Review:

"One of Britain's major talents....Startlingly accomplished." The Atlantic Monthly

Review:

"Smith is a gifted and meticulous architect of character and voice." The Washington Post

Review:

"Smith proves herself an experimental writer even your mother could love." Elle

Review:

"'The Heat of the Story,' the volume's finest, is a droll and touching tale....It achieves grandeur with measured effects, astutely figurative language...and a refreshing lack of cataclysm or melodrama." Mark Kamine, The New York Times Book Review

Review:

"A joy to read." Sunday Times (London)

Review:

"She's street-savvy and poignant at once....There's a kind of stainless steel clarity at the center of her fiction." The Boston Globe

Review:

"Smith proves herself an experimental writer even your mother could love." Elle

About the Author

Ali Smith is the author of Hotel World, which was shortlisted for both the Orange Prize and the Booker Prize in 2001 and won the Encore Award and the Scottish Arts Council Book of the Year Award in 2002. Her first collection of stories, Free Love, won the Saltire First Book Award and a Scottish Arts Council Award. Born in Inverness, Scotland, in 1962, Smith now lives in Cambridge, England.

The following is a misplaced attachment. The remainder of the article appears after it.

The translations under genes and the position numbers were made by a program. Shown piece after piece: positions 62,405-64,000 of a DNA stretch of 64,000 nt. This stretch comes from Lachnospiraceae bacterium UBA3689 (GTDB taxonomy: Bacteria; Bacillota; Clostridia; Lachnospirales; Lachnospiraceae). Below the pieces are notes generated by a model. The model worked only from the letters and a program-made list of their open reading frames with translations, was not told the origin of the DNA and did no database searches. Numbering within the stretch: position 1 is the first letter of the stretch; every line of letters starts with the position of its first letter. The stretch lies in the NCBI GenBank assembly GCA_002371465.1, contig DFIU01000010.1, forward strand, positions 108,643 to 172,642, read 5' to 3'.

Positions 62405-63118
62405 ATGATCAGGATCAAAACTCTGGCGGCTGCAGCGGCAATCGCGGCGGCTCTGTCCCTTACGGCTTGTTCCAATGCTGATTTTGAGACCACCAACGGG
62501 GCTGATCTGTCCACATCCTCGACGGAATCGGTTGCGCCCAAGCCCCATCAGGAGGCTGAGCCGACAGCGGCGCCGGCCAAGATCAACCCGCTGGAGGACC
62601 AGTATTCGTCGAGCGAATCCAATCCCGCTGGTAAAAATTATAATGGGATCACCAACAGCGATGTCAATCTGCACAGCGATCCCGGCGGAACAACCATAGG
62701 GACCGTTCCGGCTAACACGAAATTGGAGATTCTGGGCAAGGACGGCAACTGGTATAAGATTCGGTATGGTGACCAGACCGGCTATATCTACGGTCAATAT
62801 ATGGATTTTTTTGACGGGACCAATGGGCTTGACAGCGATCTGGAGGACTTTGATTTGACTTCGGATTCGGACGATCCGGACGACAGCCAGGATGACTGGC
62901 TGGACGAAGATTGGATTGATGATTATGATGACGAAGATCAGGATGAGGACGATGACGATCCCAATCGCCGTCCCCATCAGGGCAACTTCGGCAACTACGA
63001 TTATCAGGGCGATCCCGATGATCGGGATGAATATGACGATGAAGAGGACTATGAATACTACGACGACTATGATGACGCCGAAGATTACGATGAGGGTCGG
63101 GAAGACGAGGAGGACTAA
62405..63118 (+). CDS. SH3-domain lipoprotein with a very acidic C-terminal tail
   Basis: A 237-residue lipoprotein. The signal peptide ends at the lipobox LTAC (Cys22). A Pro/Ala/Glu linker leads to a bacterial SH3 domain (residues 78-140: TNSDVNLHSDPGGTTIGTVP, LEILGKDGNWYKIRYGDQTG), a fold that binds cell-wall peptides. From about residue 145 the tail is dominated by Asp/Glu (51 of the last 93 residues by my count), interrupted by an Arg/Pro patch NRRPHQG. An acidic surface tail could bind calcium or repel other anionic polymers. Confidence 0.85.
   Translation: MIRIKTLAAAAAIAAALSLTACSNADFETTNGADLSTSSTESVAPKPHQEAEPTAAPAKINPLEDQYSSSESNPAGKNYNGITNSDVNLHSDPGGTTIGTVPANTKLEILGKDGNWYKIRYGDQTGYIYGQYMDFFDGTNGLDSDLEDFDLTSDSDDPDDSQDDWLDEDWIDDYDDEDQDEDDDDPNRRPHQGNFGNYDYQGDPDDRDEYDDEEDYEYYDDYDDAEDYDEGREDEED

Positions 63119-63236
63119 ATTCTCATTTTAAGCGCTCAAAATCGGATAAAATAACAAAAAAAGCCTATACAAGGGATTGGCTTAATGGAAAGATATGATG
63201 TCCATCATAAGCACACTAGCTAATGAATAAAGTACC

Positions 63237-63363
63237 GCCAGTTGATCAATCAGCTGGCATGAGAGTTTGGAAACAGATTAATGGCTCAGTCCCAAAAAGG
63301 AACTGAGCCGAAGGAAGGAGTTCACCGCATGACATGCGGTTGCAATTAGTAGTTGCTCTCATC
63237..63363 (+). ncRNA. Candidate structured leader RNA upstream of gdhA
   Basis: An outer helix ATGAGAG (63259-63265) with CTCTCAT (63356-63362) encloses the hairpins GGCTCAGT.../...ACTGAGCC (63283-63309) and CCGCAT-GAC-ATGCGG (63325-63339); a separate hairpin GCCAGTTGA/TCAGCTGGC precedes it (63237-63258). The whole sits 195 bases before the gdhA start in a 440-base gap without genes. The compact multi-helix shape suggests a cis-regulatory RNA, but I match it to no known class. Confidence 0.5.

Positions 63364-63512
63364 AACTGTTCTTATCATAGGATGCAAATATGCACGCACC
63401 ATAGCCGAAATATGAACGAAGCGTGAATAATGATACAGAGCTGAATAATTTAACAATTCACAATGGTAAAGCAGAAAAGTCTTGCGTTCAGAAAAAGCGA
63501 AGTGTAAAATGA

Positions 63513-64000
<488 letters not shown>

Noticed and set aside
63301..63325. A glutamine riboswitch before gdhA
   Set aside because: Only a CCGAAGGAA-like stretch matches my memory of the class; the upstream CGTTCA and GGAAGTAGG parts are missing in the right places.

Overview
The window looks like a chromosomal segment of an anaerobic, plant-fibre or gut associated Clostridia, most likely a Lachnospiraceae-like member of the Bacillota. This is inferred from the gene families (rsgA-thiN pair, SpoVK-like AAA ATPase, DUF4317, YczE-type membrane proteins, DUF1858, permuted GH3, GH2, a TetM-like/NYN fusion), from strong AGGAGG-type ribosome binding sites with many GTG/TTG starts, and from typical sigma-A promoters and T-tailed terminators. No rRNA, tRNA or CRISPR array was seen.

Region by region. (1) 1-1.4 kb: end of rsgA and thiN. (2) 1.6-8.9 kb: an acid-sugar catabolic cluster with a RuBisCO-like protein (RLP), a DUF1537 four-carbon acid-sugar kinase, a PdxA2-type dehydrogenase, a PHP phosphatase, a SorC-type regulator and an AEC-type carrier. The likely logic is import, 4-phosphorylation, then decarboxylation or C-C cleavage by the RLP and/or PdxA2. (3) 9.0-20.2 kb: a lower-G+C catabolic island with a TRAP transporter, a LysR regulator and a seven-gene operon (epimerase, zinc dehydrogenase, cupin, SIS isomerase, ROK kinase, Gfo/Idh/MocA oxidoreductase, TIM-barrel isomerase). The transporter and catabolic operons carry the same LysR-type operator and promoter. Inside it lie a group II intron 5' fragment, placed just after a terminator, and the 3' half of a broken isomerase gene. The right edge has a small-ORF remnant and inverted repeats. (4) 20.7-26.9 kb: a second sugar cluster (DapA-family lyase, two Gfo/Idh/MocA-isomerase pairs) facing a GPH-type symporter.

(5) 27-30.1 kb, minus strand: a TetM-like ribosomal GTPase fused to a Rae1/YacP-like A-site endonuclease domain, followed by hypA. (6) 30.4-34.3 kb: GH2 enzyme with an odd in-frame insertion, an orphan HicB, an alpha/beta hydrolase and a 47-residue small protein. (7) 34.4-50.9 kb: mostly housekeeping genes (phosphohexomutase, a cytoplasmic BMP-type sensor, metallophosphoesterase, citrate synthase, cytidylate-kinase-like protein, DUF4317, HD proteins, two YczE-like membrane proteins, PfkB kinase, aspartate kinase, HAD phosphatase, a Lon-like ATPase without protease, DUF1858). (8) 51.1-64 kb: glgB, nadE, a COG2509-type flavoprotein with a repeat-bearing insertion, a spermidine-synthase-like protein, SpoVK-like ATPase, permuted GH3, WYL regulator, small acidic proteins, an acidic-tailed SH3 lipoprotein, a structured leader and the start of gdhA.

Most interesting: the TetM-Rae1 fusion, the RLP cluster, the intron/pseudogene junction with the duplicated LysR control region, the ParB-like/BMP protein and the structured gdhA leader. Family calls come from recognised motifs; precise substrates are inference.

Product Details

ISBN:
9781400075676
Author:
Smith, Ali
Publisher:
Anchor Books
Location:
New York
Subject:
Literary
Subject:
Scotland
Subject:
Short Stories (single author)
Subject:
Literature-A to Z
Copyright:
Edition Number:
1st U.S. ed.
Edition Description:
Trade paper
Series Volume:
1260
Publication Date:
March 9, 2004
Binding:
TRADE PAPER
Grade Level:
General/trade
Language:
English
Pages:
192
Dimensions:
8.02x5.24x.52 in. .46 lbs.

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Related Subjects

Fiction and Poetry » Literature » A to Z

The Whole Story and Other Stories Used Trade Paper
0 stars - 0 reviews
$5.95 In Stock
Product details 192 pages Anchor Books/Doubleday - English 9781400075676 Reviews: